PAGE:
Estate planning for pets

If you have pets, consider including them in your estate plan. In doing so, your documents can address:

  • Who will take your pets if you die or become incompetent?
  • Who will find them a good home?
  • How will the costs of your pets be handled?

Regarding who will take your pets or who will find them a good home, options include:

  1. Your estate documents can give your pets outright to someone you know, ideally a responsible, trustworthy person.  You can designate alternate choices to take your pets.  If you wish, funds can be given to the caregiver for each pet.  You may wish to provide detailed care and feeding instructions; or
  2. For California residents, you can use a trust to provide for your pets.  This provides a flexible method for managing the funds to care for your pets.  Funds remaining in the trust can be distributed in the manner directed by you.  With a pet trust, you should nominate a trustworthy and suitable caretaker (and alternates) or instruct the trustee regarding the trustee’s responsibility for finding a suitable home for your pets.  The pet trust can pay for all expenses related to the proper care of your pets; or
  3. When you have no suitable person to take your pets, you can leave your pets to an organization.  A number of California animal protection organizations have programs that provide permanent care or guarantee placement of companion animals when their owners die or become incompetent.  Here are some examples:
  • San Francisco Society of Prevention of Cruelty of Animals-Sido Service
  • Animal Rescue Foundation-Guardian Program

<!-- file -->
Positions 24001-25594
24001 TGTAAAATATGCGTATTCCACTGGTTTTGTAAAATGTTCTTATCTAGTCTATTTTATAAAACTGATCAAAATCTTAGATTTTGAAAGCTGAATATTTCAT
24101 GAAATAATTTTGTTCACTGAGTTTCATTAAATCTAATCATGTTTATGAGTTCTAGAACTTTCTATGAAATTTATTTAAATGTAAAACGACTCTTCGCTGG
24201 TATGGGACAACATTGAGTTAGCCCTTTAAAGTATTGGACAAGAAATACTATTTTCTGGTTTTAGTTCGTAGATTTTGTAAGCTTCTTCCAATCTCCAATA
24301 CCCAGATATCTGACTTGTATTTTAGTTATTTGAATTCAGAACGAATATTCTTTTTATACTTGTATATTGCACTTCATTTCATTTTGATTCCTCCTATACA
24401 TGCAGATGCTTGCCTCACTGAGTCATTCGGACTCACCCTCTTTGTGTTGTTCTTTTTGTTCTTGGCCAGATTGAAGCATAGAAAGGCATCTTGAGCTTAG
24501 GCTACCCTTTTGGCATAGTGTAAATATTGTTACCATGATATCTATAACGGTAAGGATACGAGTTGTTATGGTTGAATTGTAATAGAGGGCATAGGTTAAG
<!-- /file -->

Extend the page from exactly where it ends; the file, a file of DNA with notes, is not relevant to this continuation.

• Berkeley East Bay Humane Society
  • California Cat Center, Inc-Lifecare Program
  • East Bay SPCA-Pet Survivor Placement Program
  • Friends of Cats, Inc-Lifetime Care
  • Helen Woodward Animal Center
  • Hopalong Animal Rescue Pet SurvivorHumane Society of Marin County
  • National Cat Protection Society-Retirement
  • North County Humane Society-Friends of Life
  • Pet Pride (Los Angeles)
  • Pets in Life-Guardian Program
  • SPCA of Monterey-Guardian Angel Future Care Program
  • Tony La Russa’s Animal Rescue Foundation (ARF)-Guardian Program
  • Valley Animal Center-No Kill Shelter (Fresno)

Your durable general power of attorney, will, and living trust can include provisions as to who will be responsible for implementing  your pet plan.

Your documents can also provide that a sum of money be given to each person (or organization) who takes each pet.

In the end, your estate documents can reflect your wishes as to who will take your pets, how they will be carried for, and what financial assistance is to be provided.

Copyright James J. Phillips January 2017